• by Bricio Vasquez, Ph.D. • IDRA Newsletter • January 2019 •

Bricio Vasquez PhD photoCreating equitable access to educational opportunities is a calculated task often requiring specialized tools. One key tool is the Civil Rights Data Collection (CRDC) dataset. The CRDC is a comprehensive dataset containing valuable information on the patterns of educational inequities within schools and school districts(OCR, 2018).

The CRDC data are administered by the Office for Civil Rights (OCR) under the U.S. Department of Education. The data contain information from educational organizations that receive federal funding, including public school districts, charter schools, juvenile justice facilities, alternative schools and schools serving only students with disabilities.

The CRDC data have been collected from agencies every two years since 1968 with the most recent release containing data from the 2015-16 academic year. Prior to the 2011-12 collection year, the CRDC assembled a sample of about 7,000 districts and 72,000 schools. The most recent CRDC data (2015-16) contain information from all 17,337 districts and 96,360 schools nationwide.

List of CRDC Topical DatasetsThe CRDC dataset is composed of 34 topical data files, each containing detailed metrics relating to educational equity and opportunity. The box on right lists the topics and data elements contained in each file. Most metrics are disaggregated by race-ethnicity, sex, limited English proficiency (LEP), and students served under the Individuals with Disabilities Education Act (IDEA).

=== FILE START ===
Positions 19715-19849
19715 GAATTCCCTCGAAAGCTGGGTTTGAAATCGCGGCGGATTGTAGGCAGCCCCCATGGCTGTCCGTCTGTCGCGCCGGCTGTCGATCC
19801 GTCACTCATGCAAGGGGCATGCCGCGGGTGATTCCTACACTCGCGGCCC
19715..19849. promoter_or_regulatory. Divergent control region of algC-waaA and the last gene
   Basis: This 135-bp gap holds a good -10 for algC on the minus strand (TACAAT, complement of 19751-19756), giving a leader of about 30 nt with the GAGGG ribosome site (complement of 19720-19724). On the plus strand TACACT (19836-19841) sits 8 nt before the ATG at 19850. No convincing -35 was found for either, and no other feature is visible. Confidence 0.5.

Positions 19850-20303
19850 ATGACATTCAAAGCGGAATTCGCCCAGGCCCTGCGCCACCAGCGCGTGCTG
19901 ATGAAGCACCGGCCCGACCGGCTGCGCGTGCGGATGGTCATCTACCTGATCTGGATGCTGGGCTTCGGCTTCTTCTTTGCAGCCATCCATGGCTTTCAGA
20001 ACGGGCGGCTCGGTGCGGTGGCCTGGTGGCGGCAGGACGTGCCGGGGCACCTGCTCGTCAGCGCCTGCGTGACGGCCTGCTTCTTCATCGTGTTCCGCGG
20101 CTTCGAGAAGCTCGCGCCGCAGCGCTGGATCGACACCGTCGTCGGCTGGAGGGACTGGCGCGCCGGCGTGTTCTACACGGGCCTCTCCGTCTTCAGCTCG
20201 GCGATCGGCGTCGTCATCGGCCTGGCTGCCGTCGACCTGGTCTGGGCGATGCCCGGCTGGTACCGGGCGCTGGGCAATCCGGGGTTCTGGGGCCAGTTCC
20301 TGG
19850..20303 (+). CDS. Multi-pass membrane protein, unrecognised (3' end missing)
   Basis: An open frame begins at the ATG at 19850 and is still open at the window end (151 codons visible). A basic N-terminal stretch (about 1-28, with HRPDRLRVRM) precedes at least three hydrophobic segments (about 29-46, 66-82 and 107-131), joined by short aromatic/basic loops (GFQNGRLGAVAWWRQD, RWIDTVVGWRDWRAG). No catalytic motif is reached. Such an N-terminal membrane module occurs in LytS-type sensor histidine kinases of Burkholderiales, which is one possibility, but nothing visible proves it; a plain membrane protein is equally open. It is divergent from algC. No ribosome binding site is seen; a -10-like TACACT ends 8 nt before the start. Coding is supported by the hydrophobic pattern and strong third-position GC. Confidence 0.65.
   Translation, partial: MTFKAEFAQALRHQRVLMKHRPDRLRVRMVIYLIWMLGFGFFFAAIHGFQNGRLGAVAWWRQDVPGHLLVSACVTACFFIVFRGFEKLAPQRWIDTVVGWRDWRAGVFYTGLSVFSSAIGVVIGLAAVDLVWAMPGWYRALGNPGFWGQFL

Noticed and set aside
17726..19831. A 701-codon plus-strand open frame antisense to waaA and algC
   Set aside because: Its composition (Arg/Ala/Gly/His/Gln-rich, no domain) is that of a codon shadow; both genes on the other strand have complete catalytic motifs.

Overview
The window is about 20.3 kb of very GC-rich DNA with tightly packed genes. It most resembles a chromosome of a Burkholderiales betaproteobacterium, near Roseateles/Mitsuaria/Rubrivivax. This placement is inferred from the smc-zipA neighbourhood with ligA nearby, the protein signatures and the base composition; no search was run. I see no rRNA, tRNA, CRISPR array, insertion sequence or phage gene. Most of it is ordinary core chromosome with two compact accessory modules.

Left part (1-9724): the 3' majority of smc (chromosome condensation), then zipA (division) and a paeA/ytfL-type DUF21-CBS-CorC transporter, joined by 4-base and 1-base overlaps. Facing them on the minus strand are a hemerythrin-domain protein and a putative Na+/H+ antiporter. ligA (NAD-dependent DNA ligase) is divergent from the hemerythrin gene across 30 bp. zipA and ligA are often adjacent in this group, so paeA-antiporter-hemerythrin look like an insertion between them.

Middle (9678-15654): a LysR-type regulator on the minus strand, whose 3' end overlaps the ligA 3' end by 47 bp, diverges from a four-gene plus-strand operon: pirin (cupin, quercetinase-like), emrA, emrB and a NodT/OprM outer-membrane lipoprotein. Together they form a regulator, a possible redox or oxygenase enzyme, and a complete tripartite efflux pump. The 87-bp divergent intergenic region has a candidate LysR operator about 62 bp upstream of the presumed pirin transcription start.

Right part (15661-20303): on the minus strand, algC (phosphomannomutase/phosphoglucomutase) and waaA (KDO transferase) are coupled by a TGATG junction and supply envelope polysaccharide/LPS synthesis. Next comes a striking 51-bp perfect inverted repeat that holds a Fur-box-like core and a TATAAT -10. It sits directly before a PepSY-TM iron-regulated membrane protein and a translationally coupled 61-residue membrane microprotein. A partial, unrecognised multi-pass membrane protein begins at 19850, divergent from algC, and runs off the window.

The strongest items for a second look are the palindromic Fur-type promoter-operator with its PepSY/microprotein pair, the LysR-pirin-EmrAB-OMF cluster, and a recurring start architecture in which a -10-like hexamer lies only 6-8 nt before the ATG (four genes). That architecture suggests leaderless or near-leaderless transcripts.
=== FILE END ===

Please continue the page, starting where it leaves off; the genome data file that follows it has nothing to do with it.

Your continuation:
Given the volume of different topics and data elements, it is possible for researchers to uncover subtle patterns in the data that illustrate discrimination in an educational setting based on any one of the protected categories.

These data are important for many reasons. The Civil Rights Data Collection serves as the main tool with which the OCR monitors patterns of discrimination across districts and schools. One important element is a marker indicating if a district is under a desegregation order or plan. According to the CRDC data definitions, a desegregation order or plan is ordered, submitted to, or entered with a state or federal court or agency. The desegregation order or plan is intended to remedy a school district’s violation of students’ civil rights under the U.S. Constitution.

According to the 2015-16 CRDC data, there are 334 districts that are under an active desegregation order or plan by either the U.S. Department of Justice, OCR, U.S. Department of Education or some other federal or state agency. The map below shows districts that are currently under a desegregation order or plan.

Map of the school districts under desgregation orders or plans

The IDRA EAC-South is one of four federally-funded equity centers that provide technical assistance and professional development to schools and districts seeking to create a more equitable educational space for students and staff who are members of protected classes. Our center serves Alabama, Arkansas, Florida, Georgia, Louisiana, Mississippi, North Carolina, South Carolina, Tennessee, Texas, Virginia, and the District of Columbia. Most of the districts under desegregation orders or plans are located within the IDRA EAC-South’s region. In effect, the data visualization below demonstrates the need for services by the IDRA EAC-South in this region.